Researchers say people can live longer if they practice one or more healthy lifestyle behaviors based on findings from a National Health and Nutrition Examination Survey (NHANES) III Mortality Study performed by the U.S. Centers for Disease Control and Prevention.
The study, published online by the American Journal of Public Health, is called Low-Risk Lifestyle Behaviors and All-Cause Mortality, and people can live longer if they practice one or more healthy lifestyle behaviors, not smoking, eating a healthy diet, getting regular physical activity, and limiting alcohol.
If you want to lead a longer life and feel better, you should adopt healthy behaviors -- not smoking, getting regular physical activity, eating healthy, and avoiding excessive alcohol use, said Dr. Thomas R. Frieden, director of the CDC.
For this report, researchers analyzed data from the National Health and Nutrition Examination Survey (NHANES) III Mortality Study with participants aged 17 years and older who were recruited from 1988 to 1994 and followed through 2006.
The CDC found that people who engaged in all four healthy behaviors were 63 percent less likely to die early when compared to people who didn't practice any of the behaviors.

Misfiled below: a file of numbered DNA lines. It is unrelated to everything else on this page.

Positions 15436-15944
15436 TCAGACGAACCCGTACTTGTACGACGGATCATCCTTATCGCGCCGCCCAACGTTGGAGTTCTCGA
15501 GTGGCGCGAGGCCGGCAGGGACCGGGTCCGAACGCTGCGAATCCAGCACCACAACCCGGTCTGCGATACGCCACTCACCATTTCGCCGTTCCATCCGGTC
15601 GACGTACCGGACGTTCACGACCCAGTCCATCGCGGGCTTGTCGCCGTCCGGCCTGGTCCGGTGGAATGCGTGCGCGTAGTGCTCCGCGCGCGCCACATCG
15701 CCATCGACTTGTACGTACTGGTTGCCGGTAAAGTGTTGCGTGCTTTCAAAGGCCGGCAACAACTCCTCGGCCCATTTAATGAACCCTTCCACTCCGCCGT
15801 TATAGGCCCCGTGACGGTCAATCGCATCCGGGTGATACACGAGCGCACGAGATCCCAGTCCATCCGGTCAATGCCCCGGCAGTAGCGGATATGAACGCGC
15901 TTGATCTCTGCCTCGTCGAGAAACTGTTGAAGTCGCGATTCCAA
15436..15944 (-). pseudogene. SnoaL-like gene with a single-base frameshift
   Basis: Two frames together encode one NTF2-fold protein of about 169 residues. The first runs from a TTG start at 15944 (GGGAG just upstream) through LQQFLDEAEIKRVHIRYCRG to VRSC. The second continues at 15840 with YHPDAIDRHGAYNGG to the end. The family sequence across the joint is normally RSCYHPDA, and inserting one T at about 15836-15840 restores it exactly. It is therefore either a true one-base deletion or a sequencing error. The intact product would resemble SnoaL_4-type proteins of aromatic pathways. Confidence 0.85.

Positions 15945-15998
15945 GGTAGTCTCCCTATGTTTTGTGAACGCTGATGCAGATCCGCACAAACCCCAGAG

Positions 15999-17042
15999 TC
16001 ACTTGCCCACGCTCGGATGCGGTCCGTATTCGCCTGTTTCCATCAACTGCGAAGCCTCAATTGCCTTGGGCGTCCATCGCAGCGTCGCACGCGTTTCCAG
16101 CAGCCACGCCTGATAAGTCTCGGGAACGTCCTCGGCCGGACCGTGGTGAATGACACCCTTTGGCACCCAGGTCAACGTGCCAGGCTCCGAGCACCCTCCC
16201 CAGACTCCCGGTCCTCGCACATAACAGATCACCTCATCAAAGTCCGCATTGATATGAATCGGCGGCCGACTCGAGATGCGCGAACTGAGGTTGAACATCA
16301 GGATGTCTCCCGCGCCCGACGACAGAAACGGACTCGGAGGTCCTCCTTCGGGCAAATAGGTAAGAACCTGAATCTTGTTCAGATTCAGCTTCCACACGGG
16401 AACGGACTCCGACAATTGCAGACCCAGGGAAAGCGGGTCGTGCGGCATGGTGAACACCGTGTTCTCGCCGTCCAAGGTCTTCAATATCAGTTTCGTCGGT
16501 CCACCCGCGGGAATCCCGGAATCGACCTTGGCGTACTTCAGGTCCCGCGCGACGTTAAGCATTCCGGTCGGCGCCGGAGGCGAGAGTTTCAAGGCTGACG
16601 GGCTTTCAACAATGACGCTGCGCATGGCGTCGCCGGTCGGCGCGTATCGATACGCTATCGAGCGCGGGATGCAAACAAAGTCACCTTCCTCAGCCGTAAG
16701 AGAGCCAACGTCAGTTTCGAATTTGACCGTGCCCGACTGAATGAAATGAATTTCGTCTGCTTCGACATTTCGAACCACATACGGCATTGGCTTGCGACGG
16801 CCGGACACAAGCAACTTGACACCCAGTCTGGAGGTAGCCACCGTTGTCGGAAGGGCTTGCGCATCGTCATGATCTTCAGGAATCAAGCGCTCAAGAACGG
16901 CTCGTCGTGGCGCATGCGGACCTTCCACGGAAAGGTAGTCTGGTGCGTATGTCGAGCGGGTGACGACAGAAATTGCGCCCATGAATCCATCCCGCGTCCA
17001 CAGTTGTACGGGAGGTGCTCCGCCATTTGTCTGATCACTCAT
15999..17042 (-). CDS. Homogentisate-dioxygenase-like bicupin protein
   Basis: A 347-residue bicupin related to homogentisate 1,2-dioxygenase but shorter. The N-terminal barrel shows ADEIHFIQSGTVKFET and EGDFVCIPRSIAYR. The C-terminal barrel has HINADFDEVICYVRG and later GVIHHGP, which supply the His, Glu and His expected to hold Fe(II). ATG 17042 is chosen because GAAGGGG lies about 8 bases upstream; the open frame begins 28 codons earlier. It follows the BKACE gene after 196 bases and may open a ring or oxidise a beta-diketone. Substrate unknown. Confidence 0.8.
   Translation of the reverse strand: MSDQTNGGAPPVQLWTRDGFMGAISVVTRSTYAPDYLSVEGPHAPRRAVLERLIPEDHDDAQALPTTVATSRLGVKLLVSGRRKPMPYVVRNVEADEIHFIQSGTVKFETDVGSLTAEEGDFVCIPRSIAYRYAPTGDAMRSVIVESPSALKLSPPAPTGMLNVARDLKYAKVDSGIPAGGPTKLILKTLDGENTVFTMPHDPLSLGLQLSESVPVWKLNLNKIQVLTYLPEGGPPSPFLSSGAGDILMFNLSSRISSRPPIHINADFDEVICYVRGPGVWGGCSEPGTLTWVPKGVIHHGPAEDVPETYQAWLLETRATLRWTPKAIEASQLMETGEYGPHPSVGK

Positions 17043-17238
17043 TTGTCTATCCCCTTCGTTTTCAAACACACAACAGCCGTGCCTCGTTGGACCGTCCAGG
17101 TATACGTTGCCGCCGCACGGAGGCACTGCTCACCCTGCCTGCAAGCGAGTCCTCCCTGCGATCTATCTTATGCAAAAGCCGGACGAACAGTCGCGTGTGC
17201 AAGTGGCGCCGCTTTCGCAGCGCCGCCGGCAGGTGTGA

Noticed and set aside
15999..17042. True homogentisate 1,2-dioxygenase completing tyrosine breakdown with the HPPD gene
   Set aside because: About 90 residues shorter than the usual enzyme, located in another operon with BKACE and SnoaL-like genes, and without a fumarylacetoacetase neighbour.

Not smoking provided the most protection from dying from all of the causes examined, the CDC found.
The researchers defined low-risk health behaviors as never smoking, eating a healthy diet, moderate intensity or vigorous intensity physical activity, and moderate alcohol consumption.
According to the 2010 Dietary Guidelines for Americans, men should drink no more than two drinks per day; women, one drink per day.
Among participants in the CDC study, 47.5 percent had never smoked, 51 percent were moderate drinkers, 39.3 percent had a healthy diet, and 40.2 percent were adequately physically active.
CDC officials said, the percentage of people who reported low-risk behaviors did not differ significantly by gender, and that Mexican Americans had more healthy behaviors compared to whites and African Americans.